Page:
3 Financial Benefits of Being Healthy and Where to Start

Keeping yourself fit and its effects on your overall health is something that you’ve already read about many times. What you may not know is that working out and eating right actually has tremendous financial benefits, too. A lot of research suggests that overweight people spend more on health care. Then again, it’s not just the lean who stand to save. The fact is that regardless of your weight, if you’re a couch potato, you’re most likely missing out on earning and saving opportunities.

Here are some of the benefits of being healthy overall, and how to keep a simple exercise regimen for starters:

happy and healthy

Benefit 1: Total Payoff in every bit of your paycheck

Health care costs aren’t the only way physical activity is a benefit. People who work out regularly – e.g. at least three times in a week – are more productive at work than those who don’t, according to research published in the Journal of Occupational and Environmental Medicine. Generally, those who get sufficient exercise also miss fewer workdays, according to the same study.

Again, those absences can translate to lost income and lost opportunities for advancement.

Devoting work time to physical activity can lead to higher productivity, a research from Stockholm University also suggested. The study shows that it is possible to use work time for exercise or other health-promoting measures and still attain the same or higher production levels.

The same production levels with fewer work hours means greater productivity, while individuals benefit from better health as a result of the physical activity. This increased productivity comes from people getting more done during the hours they are at work and from less absenteeism owing to sickness.

business professional

Another study published in the Journal of Labor Research found that men who work out regularly can expect to make 6% more than their sedentary counterparts on average. For women, the pay boost is higher: Fitness-savvy females make 10% more on average.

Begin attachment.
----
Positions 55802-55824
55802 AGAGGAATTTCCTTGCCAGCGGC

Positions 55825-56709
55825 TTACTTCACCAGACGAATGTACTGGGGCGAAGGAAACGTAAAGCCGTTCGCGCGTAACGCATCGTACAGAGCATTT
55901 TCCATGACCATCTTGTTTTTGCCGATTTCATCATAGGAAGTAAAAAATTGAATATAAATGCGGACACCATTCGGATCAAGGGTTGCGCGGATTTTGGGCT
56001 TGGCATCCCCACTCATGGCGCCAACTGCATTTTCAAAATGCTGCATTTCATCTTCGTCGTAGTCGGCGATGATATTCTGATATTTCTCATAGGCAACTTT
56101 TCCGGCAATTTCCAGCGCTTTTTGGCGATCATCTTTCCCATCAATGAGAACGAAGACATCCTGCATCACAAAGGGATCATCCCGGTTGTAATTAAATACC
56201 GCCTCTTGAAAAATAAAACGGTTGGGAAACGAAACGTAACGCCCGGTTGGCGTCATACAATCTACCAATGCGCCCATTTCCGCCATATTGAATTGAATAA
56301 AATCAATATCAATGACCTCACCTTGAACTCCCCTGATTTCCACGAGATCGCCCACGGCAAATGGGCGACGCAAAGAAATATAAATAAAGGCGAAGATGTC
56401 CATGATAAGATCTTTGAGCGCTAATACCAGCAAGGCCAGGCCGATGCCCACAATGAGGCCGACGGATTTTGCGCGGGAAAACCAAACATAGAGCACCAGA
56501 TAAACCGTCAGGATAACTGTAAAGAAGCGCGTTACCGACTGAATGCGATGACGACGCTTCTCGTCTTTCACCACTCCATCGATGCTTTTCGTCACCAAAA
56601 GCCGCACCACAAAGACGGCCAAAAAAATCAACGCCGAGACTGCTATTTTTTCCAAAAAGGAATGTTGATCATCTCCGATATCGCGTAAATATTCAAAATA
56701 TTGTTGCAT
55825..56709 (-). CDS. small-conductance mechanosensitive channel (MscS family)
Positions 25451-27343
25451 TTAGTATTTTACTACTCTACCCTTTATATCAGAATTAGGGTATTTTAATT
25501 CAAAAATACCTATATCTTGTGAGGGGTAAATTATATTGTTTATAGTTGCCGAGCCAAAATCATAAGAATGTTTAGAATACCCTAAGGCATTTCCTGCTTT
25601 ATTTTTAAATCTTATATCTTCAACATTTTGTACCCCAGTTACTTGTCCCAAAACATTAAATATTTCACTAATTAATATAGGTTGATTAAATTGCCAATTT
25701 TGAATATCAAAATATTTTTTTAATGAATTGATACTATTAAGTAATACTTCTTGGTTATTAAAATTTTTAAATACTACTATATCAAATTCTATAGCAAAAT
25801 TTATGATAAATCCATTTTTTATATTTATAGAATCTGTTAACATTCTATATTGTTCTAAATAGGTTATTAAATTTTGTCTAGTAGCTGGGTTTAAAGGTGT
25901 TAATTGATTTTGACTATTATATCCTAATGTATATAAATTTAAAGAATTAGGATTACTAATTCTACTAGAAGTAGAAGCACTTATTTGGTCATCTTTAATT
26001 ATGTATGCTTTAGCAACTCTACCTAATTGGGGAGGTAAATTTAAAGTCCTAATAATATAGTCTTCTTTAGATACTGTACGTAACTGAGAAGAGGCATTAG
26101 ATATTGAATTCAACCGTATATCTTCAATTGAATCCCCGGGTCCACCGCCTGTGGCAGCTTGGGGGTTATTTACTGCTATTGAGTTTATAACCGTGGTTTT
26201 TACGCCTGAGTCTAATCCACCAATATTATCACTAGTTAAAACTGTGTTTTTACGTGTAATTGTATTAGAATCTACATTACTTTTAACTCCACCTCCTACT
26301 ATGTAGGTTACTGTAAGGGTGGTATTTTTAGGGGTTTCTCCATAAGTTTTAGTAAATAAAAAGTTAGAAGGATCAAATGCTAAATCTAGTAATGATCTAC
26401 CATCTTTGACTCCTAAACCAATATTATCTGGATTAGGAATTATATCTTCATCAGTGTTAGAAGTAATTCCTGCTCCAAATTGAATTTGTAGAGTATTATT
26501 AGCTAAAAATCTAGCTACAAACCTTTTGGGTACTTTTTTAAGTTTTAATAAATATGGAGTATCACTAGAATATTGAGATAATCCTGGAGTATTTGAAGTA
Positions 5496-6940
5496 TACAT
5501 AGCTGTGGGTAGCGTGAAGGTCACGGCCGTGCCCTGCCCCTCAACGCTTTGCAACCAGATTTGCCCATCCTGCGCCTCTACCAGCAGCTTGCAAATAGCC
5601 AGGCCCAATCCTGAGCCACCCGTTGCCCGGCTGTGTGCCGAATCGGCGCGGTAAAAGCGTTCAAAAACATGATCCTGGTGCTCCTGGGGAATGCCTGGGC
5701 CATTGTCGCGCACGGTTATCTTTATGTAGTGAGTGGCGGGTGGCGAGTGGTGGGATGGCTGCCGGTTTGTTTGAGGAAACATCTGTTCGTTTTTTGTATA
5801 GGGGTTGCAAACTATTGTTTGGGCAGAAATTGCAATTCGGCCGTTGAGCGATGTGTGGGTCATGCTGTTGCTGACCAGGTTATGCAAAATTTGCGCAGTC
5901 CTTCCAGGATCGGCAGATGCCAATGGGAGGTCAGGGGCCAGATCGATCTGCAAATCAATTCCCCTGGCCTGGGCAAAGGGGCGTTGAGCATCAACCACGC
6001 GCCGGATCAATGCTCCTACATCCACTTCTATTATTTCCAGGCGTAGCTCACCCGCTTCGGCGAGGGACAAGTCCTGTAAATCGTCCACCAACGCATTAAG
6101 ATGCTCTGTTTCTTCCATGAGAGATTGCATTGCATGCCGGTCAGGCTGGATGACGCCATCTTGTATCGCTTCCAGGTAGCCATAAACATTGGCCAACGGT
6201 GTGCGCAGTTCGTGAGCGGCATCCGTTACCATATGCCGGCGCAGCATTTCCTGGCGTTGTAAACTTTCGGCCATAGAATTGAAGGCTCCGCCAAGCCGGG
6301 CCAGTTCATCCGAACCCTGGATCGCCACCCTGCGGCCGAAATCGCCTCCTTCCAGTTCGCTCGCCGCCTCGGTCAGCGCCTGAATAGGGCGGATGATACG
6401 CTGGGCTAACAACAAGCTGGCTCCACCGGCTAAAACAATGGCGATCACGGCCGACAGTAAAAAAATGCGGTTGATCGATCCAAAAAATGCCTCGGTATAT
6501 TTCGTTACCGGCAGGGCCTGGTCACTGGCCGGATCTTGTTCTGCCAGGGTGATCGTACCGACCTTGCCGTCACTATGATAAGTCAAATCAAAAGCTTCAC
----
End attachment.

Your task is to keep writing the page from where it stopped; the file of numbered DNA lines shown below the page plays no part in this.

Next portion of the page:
Benefit 2: Lose Weight, Lower Healthcare Costs

This is a no-brainer, but in case you take it for granted, lowering healthcare cost is probably the best reason to start exercising and losing weight. The World Health Organization has stated that people who exercise regularly save an estimated $500 in annual healthcare costs.

Elective procedures are always going to be expensive. Unexpected trips to the emergency room because of unforeseen accidents and illnesses, like fractures and infections are always pricey. Additionally, paying for the medical treatments you can’t predict is hard enough – it is always better to stop shelling out hundreds per year on preventable healthcare costs.

Having an inactive lifestyle is one of the many causes of heart attack, type 2 diabetes, stroke, cancer, and depression. Just by doing regular exercise, like walking or swimming a few times a week, you can greatly reduce your risk of serious health conditions and diseases. You breathe better, sleep better, have more energy, and, if you make it a serious lifestyle change, you would most likely be able to dodge pricey health treatments and prescriptions altogether.

Benefit 3: Breaking the Habit

One of the best, if not the best, reasons why you should go out and exercise more often is that it changes your mindset. There’s a cycle that most people follow that keeps them in debt, and makes saving any money at all seem impossible.

say no to sweets

People oftentimes work too much, are constantly stressed out, and never have enough time to eat quality meals or take care of their bodies. This is where the health challenge comes in.

Break the cycle by introducing one of the best stress-busters out there into your routine.